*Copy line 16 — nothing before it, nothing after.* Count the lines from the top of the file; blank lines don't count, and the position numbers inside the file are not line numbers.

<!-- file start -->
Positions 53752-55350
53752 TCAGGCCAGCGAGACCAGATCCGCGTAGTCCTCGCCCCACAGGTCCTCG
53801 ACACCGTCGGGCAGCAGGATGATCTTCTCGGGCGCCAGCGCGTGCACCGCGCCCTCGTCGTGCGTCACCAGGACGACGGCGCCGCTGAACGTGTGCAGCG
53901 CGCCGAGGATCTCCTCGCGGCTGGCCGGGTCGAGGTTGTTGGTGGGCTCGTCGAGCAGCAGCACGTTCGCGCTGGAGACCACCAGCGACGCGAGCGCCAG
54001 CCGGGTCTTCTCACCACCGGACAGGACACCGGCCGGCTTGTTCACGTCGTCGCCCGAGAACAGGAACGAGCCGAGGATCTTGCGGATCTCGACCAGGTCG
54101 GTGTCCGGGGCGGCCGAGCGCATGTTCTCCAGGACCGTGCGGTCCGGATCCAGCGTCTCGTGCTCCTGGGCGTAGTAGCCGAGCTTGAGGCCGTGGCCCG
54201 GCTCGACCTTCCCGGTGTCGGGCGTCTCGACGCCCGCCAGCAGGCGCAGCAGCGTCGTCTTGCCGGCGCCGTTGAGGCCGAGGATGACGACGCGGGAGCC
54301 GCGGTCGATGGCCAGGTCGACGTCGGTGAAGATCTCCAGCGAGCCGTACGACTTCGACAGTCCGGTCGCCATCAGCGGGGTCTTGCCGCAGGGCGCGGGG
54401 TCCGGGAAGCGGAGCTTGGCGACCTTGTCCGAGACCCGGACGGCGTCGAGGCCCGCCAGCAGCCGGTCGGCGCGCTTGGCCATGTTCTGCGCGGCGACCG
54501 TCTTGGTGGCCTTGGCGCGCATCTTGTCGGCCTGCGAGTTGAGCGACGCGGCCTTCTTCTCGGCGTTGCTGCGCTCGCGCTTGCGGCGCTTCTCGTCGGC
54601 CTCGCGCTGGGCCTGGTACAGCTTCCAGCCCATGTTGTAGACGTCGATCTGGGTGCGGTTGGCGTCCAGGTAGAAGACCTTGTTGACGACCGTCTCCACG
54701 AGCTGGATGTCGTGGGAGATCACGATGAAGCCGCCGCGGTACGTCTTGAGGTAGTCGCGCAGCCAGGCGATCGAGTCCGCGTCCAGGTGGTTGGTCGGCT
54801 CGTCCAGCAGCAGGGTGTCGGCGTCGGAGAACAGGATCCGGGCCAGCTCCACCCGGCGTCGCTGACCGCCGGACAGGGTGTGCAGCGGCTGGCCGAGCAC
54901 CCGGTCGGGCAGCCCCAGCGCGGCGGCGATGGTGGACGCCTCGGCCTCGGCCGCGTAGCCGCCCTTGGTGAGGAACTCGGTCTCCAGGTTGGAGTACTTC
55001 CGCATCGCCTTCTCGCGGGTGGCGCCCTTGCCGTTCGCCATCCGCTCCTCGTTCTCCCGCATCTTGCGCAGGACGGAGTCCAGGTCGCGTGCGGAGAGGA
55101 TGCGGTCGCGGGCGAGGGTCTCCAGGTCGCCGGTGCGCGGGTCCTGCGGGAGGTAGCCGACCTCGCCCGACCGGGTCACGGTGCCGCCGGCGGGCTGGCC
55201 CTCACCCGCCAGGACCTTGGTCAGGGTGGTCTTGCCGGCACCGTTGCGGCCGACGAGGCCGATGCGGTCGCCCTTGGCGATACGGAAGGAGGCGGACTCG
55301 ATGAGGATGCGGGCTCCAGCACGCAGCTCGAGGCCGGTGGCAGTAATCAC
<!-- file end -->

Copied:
55101 TGCGGTCGCGGGCGAGGGTCTCCAGGTCGCCGGTGCGCGGGTCCTGCGGGAGGTAGCCGACCTCGCCCGACCGGGTCACGGTGCCGCCGGCGGGCTGGCC